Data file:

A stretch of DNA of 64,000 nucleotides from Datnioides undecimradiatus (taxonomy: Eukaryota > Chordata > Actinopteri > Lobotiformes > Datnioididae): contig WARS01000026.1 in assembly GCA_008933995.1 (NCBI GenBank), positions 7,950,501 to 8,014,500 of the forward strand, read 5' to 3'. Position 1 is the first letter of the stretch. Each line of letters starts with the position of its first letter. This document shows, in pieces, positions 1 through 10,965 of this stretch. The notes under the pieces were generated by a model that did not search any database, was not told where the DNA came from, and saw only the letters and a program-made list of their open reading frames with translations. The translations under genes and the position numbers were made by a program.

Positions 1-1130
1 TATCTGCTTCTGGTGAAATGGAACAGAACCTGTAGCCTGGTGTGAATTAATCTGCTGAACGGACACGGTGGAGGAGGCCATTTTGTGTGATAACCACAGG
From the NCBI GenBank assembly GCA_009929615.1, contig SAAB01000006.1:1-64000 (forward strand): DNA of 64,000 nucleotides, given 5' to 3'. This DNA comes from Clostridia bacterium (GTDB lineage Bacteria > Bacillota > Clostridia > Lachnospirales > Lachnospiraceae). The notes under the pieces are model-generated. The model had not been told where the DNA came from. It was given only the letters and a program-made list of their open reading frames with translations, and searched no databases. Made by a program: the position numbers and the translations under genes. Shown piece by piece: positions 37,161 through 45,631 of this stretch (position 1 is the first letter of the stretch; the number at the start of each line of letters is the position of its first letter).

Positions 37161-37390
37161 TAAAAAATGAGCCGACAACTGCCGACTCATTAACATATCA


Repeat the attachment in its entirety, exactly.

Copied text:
A stretch of DNA of 64,000 nucleotides from Datnioides undecimradiatus (taxonomy: Eukaryota > Chordata > Actinopteri > Lobotiformes > Datnioididae): contig WARS01000026.1 in assembly GCA_008933995.1 (NCBI GenBank), positions 7,950,501 to 8,014,500 of the forward strand, read 5' to 3'. Position 1 is the first letter of the stretch. Each line of letters starts with the position of its first letter. This document shows, in pieces, positions 1 through 10,965 of this stretch. The notes under the pieces were generated by a model that did not search any database, was not told where the DNA came from, and saw only the letters and a program-made list of their open reading frames with translations. The translations under genes and the position numbers were made by a program.

Positions 1-1130
1 TATCTGCTTCTGGTGAAATGGAACAGAACCTGTAGCCTGGTGTGAATTAATCTGCTGAACGGACACGGTGGAGGAGGCCATTTTGTGTGATAACCACAGG
From the NCBI GenBank assembly GCA_009929615.1, contig SAAB01000006.1:1-64000 (forward strand): DNA of 64,000 nucleotides, given 5' to 3'. This DNA comes from Clostridia bacterium (GTDB lineage Bacteria > Bacillota > Clostridia > Lachnospirales > Lachnospiraceae). The notes under the pieces are model-generated. The model had not been told where the DNA came from. It was given only the letters and a program-made list of their open reading frames with translations, and searched no databases. Made by a program: the position numbers and the translations under genes. Shown piece by piece: positions 37,161 through 45,631 of this stretch (position 1 is the first letter of the stretch; the number at the start of each line of letters is the position of its first letter).

Positions 37161-37390
37161 TAAAAAATGAGCCGACAACTGCCGACTCATTAACATATCA